Player Review: Roy Hibbert
June 18, 2013, 10:50 AM
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Years Pro: 5
Status: Has three more years remaining on a contract that will pay an average of just under $15 million per season. He can opt out after two more seasons if he prefers.
Key Stats: Averaged 11.9 points on 45 percent field goal shooting during the regular season, but was notably better in the playoffs. Averaged 17 points in 19 playoff games, including a 22.1-point scoring average on 56 percent shooting in the Eastern Conference Finals.
For most of the first 52 games last season, Roy Hibbert gave the appearance of a player overwhelmed by the pressure and scrutiny that comes with signing a max-level NBA contract.
For most of the following 46 games, playoffs included, Hibbert deflected those concerns as if they were a Carmelo Anthony dunk attempt.
Hibbert struggled offensively through the first 52 games of the season, failing to reach double figures in 26 of them, and, like Paul George had done at Golden State at the start of the month, failing to score in a game in Atlanta on Dec. 29. He appeared timid at times, throwing up awkward, off-balance “shots” that had little chance of going in, and missed easy shot attempts as well. The only positive result was that his offensive offense motivated him to focus more on his defense. After all, a guy has to do something to earn his $14 million.
It would eventually be learned that Hibbert's shooting woes were mostly the result of a sore right wrist, an injury originally suffered in the previous season's playoff series against Miami and aggravated early in this season. It turned out to be a simple explanation for a troubling issue – had the Pacers spent $58 million for this? – and one he never used as an excuse.
The first sign of a turnaround came on Feb. 13, in a home game against Charlotte, the final game before the All-Star break. Two nights earlier, in a homecourt loss to Brooklyn, Hibbert had hit just 5-of-18 shots. He played just 18 minutes against the Bobcats, more than necessary in a 24-point victory, but hit 5-of-9 shots in an active, efficient performance.
Over the final 46 games he failed to score in double figures just nine times, and most of those were in games in which he played fewer minutes than normal – such as the first game after the All-Star break, when he played 18 minutes in a blowout victory over the Knicks and hit 4-of-5 shots and scored eight points.
Concerns over what the Pacers had gotten themselves into were alleviated by the time the playoffs began, at which point Hibbert made himself look like a bargain. He averaged 17 points on 51 percent shooting in 19 postseason games, along with 9.9 rebounds. He reached a previously unseen peak in the Eastern Conference finals against Miami, when he averaged 22.1 points on 56 percent shooting, and 10.4 rebounds. He also averaged two blocked shots throughout the playoffs, including a memorable left-handed denial of Anthony's dunk attempt in the Pacers' Game 6 series-clinching victory. “As good a block as you'll ever see,” they called it on television.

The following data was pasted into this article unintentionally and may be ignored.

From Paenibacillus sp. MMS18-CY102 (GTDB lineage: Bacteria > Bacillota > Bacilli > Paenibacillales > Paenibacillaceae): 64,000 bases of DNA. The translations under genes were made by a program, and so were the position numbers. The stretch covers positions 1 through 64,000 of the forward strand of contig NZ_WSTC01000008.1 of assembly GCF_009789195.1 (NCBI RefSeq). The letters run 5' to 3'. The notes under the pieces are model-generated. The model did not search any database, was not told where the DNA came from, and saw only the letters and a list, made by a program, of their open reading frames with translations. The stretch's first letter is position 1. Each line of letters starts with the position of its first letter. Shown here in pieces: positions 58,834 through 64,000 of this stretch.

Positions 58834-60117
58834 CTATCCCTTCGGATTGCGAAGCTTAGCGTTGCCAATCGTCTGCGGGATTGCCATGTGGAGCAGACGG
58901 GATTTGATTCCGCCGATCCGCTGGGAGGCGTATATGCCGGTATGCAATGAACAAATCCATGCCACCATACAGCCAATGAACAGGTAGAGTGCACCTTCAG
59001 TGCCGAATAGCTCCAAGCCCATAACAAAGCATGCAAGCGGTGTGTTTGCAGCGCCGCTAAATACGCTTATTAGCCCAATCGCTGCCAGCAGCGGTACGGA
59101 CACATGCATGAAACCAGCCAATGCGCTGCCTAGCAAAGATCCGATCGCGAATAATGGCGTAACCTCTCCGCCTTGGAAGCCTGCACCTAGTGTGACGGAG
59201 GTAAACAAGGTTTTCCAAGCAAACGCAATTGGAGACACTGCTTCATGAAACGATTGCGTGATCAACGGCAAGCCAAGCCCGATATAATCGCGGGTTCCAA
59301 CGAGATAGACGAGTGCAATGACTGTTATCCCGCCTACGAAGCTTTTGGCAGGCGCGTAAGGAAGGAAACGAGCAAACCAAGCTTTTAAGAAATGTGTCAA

Hibbert's postseason was the best a center has had in the Pacers' NBA history. Compare his stats over those 19 games to those of the regular season, when he averaged 11.9 points and 8.3 rebounds – in about 10 fewer minutes per game – and it seems apparent he had raised his level of play more than any player of any position in franchise history.
Time will tell if it will carry over to next season, but Hibbert now stands as one of the team's greatest sources of hope for continued improvement. Centers tend to peak later than smaller players, and Hibbert is a late-bloomer anyway. Five seasons into his NBA career, he still seems a kid at times, such as those occasions in the postseason when he made awkward or profane post-game comments that bear little resemblance to his character.
Don't look for Hibbert to average 22 points next season, or even 17; he has plenty of scorers around him and the possible return of Danny Granger to soak up the offense. But you can expect that Hibbert will continue to improve, and that alone is enough to maintain optimism among Pacers fans throughout the off-season.
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